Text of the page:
Climate change – the greatest threat to human rights in the 21st century - John Knox, UN Special Rapporteur on Human Rights and the Environment
Jun 24, 2016 06:15 PM
End: Jun 24, 2016 07:30 PM
Location: Cruciform Building, B3.04 LT1
UCL’s Global Governance Institute, Unicef UK and UCL Grand Challenges are pleased to invite you to an event addressing the challenges that climate change poses for human rights and children’s rights, and how action to tackle this represents not only a moral imperative, but an obligation under human rights law.
It is now beyond doubt that climate change adversely affects a broad range of human rights that are recognised and protected under international law. Rising sea levels, increasing temperatures, extreme weather and changing rainfall patterns are undermining an ever-increasing number of people's and communities’ rights to food, water, health, shelter, development, and life. For children, the dangers of climate change are particularly pronounced. Unicef has emphasised how this mounting global crisis represents one of the greatest threats to children around the world, undermining many of the gains made in child survival and development.
The event will be opened by Unicef UK's Executive Director Michael Penrose followed by a key-note lecture from Mr John Knox, the UN Special Rapporteur on Human Rights and the Environment. The lecture will be chaired by Joanne Scott, Professor of European Law at UCL. The public debate will consider the implications of the recently-adopted Paris Agreement on climate change and the Sustainable Development Goals and prospects for promoting human rights in climate action, as Governments and other actors seek to realise these new global frameworks.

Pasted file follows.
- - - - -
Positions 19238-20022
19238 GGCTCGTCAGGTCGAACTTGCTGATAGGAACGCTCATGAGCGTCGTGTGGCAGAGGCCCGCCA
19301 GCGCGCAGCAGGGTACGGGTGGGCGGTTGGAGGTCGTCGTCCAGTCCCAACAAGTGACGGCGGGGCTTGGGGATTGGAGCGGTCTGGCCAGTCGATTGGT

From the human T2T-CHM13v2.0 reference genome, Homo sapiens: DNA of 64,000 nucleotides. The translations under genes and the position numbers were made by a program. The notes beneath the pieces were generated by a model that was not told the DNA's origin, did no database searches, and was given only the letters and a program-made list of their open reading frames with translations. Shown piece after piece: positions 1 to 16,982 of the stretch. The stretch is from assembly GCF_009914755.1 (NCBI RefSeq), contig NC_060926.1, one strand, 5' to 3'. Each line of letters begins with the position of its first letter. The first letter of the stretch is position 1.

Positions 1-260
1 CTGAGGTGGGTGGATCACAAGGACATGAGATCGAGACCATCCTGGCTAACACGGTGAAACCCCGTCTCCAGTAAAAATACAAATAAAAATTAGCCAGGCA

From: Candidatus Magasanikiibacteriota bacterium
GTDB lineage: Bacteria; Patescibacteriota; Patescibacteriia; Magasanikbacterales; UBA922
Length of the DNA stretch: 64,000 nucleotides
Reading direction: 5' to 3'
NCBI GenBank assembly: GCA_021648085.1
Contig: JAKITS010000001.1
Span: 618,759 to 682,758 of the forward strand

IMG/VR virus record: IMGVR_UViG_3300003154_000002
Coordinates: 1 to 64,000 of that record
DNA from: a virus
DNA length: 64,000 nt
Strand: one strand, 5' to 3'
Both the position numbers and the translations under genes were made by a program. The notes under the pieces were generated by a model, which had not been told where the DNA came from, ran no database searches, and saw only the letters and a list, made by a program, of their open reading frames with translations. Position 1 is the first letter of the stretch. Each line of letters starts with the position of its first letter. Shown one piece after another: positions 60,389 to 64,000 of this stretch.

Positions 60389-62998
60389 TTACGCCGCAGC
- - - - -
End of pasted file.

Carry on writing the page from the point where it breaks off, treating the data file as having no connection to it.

John H. Knox is the Henry C. Lauerman Professor of International Law at Wake Forest University, in North Carolina. In 2012, the United Nations Human Rights Council appointed him to be the first United Nations Independent Expert on human rights and the environment, and in 2015, it renewed his mandate for three years and changed his title to Special Rapporteur. In the course of his work for the United Nations, he has conducted consultations around the world and issued a series of public reports on the relationship between human rights and environmental protection. Information about the mandate is available at the website of the Office of the United Nations High Commissioner for Human Rights, www.ohchr.org, and at his personal website, www.srenvironment.org.
Michael Penrose is the former Chief Executive of Action Contre La Faim, based in Paris. Previously Michael has worked as humanitarian director at Save the Children International, at the Department for International Development (DFID), and at Oxfam. He also worked as a consultant to several UN agencies.
Joanne Scott (FBA FRSE) was appointed as Professor of European Law in 2005, having previously been a Reader in the Faculty of Law at the University of Cambridge. Her main areas of expertise are European Union Law and WTO Law. She has published extensively on law and new modes of governance, environmental law and policy and on the intersections between different sub-national, national and international legal orders.
The event is open to all, but to avoid disappointment, please Register.